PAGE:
The Higgs Boson Particle
The Higgs boson is an elementary particle in the Standard Model of particle physics produced by the quantum excitation of the Higgs field,one of the fields in particle physics theory.In the Standard Model, the Higgs particle is a massive scalar boson with zero spin, no electric charge, and no colour charge. It is also very unstable, decaying into other particles almost immediately. It is named after physicist Peter Higgs, who in 1964 along with five other scientists proposed the Higgs mechanism to explain why some particles have mass. (Particles acquire mass in several ways, but a full explanation for all particles had been extremely difficult.) This mechanism required that a spinless particle known as a scalar boson should exist with properties as described by the Higgs Mechanism theory.
This particle was called the Higgs boson. In 2012, a subatomic particle with the expected properties was discovered by the ATLAS and CMS experiments at the Large Hadron Collider (LHC) at CERN near Geneva, Switzerland. The new particle was subsequently confirmed to match the expected properties of a Higgs boson. On 10 December 2013, two of the physicists, Peter Higgs and François Englert, were awarded the Nobel Prize in Physics for their theoretical predictions.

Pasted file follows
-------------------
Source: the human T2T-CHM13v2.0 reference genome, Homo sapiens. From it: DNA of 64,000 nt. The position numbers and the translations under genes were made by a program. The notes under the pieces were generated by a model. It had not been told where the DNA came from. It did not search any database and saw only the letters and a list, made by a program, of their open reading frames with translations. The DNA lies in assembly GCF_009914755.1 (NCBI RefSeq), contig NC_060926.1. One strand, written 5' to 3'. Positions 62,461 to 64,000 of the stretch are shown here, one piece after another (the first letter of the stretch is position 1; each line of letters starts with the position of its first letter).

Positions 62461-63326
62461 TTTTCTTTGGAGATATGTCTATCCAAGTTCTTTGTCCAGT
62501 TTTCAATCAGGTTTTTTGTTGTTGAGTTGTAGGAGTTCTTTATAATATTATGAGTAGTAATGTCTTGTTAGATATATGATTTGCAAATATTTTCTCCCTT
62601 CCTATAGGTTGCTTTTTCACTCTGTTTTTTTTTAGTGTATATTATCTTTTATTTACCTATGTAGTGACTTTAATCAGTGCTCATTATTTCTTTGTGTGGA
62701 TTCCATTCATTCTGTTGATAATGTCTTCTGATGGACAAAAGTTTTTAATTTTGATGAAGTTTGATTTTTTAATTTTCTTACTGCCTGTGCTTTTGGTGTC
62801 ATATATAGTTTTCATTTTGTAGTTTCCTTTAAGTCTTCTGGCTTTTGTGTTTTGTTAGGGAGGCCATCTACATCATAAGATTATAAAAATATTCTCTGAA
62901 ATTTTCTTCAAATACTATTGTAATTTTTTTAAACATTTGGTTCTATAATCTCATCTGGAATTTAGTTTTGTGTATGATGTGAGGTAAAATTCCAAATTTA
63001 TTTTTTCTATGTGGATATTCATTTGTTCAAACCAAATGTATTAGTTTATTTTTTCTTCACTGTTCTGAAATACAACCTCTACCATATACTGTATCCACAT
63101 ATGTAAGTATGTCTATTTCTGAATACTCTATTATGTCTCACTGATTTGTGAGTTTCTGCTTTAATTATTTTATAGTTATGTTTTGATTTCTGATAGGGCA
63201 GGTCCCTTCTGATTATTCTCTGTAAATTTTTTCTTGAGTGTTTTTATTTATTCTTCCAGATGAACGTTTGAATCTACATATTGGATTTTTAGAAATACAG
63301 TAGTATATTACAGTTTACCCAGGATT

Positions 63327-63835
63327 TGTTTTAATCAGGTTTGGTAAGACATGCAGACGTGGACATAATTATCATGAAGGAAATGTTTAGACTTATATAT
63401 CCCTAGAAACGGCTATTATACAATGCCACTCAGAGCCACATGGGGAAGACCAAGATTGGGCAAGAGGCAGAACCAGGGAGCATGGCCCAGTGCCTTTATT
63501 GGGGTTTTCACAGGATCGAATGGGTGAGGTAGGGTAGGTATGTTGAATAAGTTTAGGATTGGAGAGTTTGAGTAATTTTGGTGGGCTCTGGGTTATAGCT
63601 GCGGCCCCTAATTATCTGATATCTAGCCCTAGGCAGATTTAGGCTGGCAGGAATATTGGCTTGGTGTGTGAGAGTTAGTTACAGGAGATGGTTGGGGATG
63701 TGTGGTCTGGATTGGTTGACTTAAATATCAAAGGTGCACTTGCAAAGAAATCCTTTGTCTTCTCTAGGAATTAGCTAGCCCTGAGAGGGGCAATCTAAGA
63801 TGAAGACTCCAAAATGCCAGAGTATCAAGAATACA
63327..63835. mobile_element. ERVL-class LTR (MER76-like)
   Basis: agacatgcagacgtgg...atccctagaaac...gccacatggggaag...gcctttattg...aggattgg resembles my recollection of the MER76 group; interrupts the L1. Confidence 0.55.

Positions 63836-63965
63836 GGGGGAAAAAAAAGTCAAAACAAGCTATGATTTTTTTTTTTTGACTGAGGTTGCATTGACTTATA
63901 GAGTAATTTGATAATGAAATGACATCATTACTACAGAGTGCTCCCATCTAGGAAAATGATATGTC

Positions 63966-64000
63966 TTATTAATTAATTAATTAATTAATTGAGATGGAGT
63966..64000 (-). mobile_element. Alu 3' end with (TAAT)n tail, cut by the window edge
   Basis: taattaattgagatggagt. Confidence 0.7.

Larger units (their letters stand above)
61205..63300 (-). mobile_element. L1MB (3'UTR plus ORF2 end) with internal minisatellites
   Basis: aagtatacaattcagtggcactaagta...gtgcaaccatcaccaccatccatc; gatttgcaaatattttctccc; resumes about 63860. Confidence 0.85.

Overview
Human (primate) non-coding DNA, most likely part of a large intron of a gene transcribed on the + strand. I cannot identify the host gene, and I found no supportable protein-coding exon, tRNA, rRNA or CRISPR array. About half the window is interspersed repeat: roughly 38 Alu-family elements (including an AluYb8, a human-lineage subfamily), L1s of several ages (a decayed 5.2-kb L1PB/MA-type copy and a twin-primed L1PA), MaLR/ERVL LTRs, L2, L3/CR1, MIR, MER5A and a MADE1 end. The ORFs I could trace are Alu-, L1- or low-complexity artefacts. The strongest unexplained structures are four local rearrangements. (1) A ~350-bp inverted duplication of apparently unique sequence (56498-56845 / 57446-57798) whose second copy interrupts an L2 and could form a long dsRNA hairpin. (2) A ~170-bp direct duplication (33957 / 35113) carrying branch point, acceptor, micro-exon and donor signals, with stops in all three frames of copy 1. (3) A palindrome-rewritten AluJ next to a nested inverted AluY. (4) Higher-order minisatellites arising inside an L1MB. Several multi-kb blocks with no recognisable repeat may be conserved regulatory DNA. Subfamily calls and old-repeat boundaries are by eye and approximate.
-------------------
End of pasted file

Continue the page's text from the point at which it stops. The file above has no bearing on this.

Although Higgs's name has come to be associated with this theory (the Higgs mechanism), several researchers between about 1960 and 1972 independently developed different parts of it. In the mainstream media, the Higgs boson has often been called the "God particle" from the 1993 book The God Particle by Nobel Laureate Leon Lederman, although the nickname is not endorsed by many physicists.